Open-source software is frequently mentioned as a choice for companies looking to create their own enterprise search applications. But best use of open-source calls for knowledge of what to expect.
Open-source as a software delivery concept originated with the “open” Unix operating system, originally developed by AT&T Bell Laboratories. Many Unix “flavors” were produced by commercial enterprises and educational institutions over forty years. Hardware vendors adopted it as an alternative to their proprietary operating systems, encouraged by a government mandate in the 1980s that government computational procurements would standardize on Unix. That edict was not sustained, but many hardware and software companies shifted direction or launched new Unix initiatives based on that mandate.
We can learn a lesson from the case of the popular Unix alterative to Windows for PCs, Linux, which is maintained by a dedicated open-source community pioneered by its namesake Linus Torvalds. The community is necessary for enriching this OS.
Any organization creating products or services based on Linux must provide assurances that its products will continue to work in customer environments that are almost always heterogeneous. Delivering an application based on a version of Linux that works only at a single point-in-time does not last in the real world. Thus, these “Linux shops” need to continue with modifications, improvements, and sometimes mundane changes just to stay in business. That means having internal or external experts to continue providing high-level technical support.
A recent InformationWeek article referred to the Department of Defense (DoD) embracing open-source software; one case mentioned was the open-source Drupal application for content management at the WhiteHouse.gov site. The article makes excellent points about misconceptions relating to open-source that also apply to enterprise search. To this we add what must be known before starting down the open-source path:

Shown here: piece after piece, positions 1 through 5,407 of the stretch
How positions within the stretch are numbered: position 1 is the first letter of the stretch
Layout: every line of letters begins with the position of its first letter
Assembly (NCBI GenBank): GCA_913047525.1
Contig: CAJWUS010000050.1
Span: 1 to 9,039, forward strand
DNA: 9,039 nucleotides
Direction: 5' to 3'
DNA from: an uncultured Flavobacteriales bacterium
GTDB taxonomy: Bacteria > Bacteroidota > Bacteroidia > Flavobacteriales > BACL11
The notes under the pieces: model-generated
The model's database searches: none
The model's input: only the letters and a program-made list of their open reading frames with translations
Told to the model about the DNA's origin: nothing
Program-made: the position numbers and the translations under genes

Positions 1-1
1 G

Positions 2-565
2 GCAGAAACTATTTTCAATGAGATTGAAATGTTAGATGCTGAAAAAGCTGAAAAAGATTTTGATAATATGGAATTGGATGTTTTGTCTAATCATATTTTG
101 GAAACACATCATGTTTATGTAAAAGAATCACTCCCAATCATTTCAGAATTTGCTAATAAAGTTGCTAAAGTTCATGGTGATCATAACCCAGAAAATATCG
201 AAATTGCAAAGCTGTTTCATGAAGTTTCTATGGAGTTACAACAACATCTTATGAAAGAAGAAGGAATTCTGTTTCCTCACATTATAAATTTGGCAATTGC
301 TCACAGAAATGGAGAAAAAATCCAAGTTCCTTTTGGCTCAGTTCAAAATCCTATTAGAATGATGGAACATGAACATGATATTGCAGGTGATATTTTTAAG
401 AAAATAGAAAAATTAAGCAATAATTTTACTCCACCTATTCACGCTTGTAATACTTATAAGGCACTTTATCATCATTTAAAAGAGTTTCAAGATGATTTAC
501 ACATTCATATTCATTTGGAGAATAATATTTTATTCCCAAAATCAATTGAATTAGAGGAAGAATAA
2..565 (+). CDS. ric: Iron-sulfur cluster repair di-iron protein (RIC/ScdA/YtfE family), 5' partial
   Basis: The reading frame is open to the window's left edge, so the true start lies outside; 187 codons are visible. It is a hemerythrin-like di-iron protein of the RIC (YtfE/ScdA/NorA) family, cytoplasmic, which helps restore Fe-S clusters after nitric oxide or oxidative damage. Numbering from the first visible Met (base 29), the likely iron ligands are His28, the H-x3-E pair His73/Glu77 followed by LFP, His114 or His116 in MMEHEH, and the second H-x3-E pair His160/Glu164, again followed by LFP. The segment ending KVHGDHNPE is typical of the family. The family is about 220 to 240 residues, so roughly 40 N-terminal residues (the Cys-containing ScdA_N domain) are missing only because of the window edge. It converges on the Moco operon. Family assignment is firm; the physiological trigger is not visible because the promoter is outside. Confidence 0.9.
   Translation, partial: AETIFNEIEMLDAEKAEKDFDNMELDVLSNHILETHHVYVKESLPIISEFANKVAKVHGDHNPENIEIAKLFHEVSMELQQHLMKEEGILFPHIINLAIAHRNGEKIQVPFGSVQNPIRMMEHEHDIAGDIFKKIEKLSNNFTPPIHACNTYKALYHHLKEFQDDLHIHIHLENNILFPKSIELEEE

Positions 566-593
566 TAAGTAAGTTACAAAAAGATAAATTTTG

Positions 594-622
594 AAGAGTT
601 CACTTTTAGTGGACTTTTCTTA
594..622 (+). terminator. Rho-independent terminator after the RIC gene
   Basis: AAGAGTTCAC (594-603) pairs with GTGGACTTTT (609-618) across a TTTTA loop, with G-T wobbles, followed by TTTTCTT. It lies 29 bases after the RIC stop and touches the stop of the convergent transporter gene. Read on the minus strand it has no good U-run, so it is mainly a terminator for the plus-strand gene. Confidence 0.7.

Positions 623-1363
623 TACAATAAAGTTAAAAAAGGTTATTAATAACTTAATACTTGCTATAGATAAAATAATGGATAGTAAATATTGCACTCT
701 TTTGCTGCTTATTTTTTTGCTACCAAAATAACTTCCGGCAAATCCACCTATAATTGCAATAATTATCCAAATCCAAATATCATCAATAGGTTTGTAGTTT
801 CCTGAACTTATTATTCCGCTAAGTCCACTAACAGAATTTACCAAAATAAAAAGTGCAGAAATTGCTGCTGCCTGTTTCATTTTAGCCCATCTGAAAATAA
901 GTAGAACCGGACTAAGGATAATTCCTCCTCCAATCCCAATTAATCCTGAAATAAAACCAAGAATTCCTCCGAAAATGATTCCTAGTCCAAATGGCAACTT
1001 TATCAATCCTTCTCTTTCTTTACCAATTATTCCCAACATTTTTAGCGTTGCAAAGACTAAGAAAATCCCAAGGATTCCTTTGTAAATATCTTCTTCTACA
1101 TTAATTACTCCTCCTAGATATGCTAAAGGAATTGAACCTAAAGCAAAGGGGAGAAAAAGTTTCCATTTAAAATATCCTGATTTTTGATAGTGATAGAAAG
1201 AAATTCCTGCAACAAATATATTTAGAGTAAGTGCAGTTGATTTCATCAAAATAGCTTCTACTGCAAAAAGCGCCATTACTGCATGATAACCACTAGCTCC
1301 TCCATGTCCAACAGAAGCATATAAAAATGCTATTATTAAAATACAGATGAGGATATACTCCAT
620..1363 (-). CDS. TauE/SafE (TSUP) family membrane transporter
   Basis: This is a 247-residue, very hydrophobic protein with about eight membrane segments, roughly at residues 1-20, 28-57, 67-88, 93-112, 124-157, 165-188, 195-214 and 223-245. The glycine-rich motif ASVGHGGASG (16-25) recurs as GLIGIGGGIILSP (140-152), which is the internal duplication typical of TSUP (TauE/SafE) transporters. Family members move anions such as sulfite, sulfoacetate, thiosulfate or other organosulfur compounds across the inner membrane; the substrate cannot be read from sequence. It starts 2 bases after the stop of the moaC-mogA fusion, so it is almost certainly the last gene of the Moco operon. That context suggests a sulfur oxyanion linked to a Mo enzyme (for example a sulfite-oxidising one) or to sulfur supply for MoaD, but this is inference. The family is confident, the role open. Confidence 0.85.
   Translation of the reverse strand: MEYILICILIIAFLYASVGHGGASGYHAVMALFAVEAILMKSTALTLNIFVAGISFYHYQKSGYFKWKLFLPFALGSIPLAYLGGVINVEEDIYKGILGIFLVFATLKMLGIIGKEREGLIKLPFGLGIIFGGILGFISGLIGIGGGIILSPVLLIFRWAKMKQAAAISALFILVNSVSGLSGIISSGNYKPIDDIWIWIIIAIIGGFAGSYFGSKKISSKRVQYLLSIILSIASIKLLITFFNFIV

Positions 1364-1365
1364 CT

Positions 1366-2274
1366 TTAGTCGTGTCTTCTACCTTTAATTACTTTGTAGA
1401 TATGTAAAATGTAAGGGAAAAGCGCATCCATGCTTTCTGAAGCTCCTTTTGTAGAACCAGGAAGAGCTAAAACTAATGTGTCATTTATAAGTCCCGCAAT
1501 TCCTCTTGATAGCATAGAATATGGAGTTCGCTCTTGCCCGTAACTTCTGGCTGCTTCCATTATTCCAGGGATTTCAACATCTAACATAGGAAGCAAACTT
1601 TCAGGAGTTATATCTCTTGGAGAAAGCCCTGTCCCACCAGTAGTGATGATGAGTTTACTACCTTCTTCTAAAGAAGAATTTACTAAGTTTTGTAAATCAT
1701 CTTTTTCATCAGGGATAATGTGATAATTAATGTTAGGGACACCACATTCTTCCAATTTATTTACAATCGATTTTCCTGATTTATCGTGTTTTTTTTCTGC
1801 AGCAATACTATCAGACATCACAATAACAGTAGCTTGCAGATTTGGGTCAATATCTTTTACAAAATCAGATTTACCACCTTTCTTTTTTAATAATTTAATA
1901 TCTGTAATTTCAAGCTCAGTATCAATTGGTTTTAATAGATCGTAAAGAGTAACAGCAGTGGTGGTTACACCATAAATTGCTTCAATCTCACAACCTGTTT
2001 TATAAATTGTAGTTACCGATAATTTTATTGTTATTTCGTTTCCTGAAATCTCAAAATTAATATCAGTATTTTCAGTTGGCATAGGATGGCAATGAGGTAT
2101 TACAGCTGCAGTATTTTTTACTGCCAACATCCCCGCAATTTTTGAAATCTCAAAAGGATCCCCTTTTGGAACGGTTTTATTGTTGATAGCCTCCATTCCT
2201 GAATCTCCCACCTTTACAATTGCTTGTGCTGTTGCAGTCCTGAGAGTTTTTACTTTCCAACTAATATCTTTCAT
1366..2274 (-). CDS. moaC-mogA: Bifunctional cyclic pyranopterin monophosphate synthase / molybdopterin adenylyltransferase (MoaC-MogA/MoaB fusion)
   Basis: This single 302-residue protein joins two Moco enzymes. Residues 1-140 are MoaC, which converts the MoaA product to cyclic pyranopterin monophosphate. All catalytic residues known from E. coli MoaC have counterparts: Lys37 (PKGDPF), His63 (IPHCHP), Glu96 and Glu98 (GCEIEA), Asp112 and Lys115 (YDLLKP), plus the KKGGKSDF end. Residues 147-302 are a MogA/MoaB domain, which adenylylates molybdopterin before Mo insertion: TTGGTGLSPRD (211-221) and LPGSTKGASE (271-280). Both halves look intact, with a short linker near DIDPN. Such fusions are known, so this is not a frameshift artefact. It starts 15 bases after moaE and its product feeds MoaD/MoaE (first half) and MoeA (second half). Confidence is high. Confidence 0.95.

1) Open-source software is, by definition, free to be downloaded, but that does not mean it is cost-free. Experts will be required to install, implement, tune, and administer the software. It will not arrive with a “quick install” that brings up a workable interface for the administrator or end-users. Those must be designed, developed, tested, and supported.
2) Just as with commercial search software applications, there are ongoing costs. Even when you have finished tailoring an application to enterprise needs, it is never “done.” The surrounding environment will change (e.g., operating systems) and users will demand enhancements and more features and functions.
3) Content that workers want to search will grow, and types of content will change. Scaling the application and adding new types of content will require changes to indexing “instructions” and how search results are displayed.
4) As noted in the cited article, legal requirements and licensing must be researched and understood by the enterprise IT and technical staff that will support, enhance, and modify open-source code. There are community standards to follow, and various packages come with “use” requirements.
5) There are a number of open-source search engines, but by far the most widely deployed is Apache Lucene. It is the basis for many commercial products that include a search function. Those commercial ventures tend to be active members of the open-source community, which continues to improve Lucene in ways that benefit all users.
When deciding to use Lucene or any other open-source search engine, the enterprise needs a “deep bench” of gurus. The best option is a service provider that serves that purpose, so keep in mind that there must be a large community of experts that can support your open-source choice. Lucene has a large user-community and a growing body of third-party developers to help you implement and sustain the software.
Free software does have costs that must be factored in to make “free” a successful business choice, so adopt with eyes wide open.
— Lynda W. Moulton consults at LWM Technology Services on knowledge management strategies for enterprises.